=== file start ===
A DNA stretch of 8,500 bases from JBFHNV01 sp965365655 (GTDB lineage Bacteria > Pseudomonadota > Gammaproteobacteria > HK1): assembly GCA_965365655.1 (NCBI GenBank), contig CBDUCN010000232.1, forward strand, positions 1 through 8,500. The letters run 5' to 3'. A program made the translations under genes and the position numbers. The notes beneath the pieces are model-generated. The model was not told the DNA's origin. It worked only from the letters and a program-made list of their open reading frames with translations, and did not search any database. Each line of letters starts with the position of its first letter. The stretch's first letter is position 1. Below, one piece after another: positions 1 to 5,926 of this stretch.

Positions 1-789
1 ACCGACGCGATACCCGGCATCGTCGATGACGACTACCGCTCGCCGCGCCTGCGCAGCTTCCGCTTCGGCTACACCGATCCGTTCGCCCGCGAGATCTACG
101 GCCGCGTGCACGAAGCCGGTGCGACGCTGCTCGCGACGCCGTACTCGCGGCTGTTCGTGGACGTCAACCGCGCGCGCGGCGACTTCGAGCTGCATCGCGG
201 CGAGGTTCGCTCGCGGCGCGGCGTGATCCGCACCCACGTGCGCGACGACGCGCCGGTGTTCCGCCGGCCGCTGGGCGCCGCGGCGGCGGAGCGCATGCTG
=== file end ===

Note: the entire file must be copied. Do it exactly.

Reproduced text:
A DNA stretch of 8,500 bases from JBFHNV01 sp965365655 (GTDB lineage Bacteria > Pseudomonadota > Gammaproteobacteria > HK1): assembly GCA_965365655.1 (NCBI GenBank), contig CBDUCN010000232.1, forward strand, positions 1 through 8,500. The letters run 5' to 3'. A program made the translations under genes and the position numbers. The notes beneath the pieces are model-generated. The model was not told the DNA's origin. It worked only from the letters and a program-made list of their open reading frames with translations, and did not search any database. Each line of letters starts with the position of its first letter. The stretch's first letter is position 1. Below, one piece after another: positions 1 to 5,926 of this stretch.

Positions 1-789
1 ACCGACGCGATACCCGGCATCGTCGATGACGACTACCGCTCGCCGCGCCTGCGCAGCTTCCGCTTCGGCTACACCGATCCGTTCGCCCGCGAGATCTACG
101 GCCGCGTGCACGAAGCCGGTGCGACGCTGCTCGCGACGCCGTACTCGCGGCTGTTCGTGGACGTCAACCGCGCGCGCGGCGACTTCGAGCTGCATCGCGG
201 CGAGGTTCGCTCGCGGCGCGGCGTGATCCGCACCCACGTGCGCGACGACGCGCCGGTGTTCCGCCGGCCGCTGGGCGCCGCGGCGGCGGAGCGCATGCTG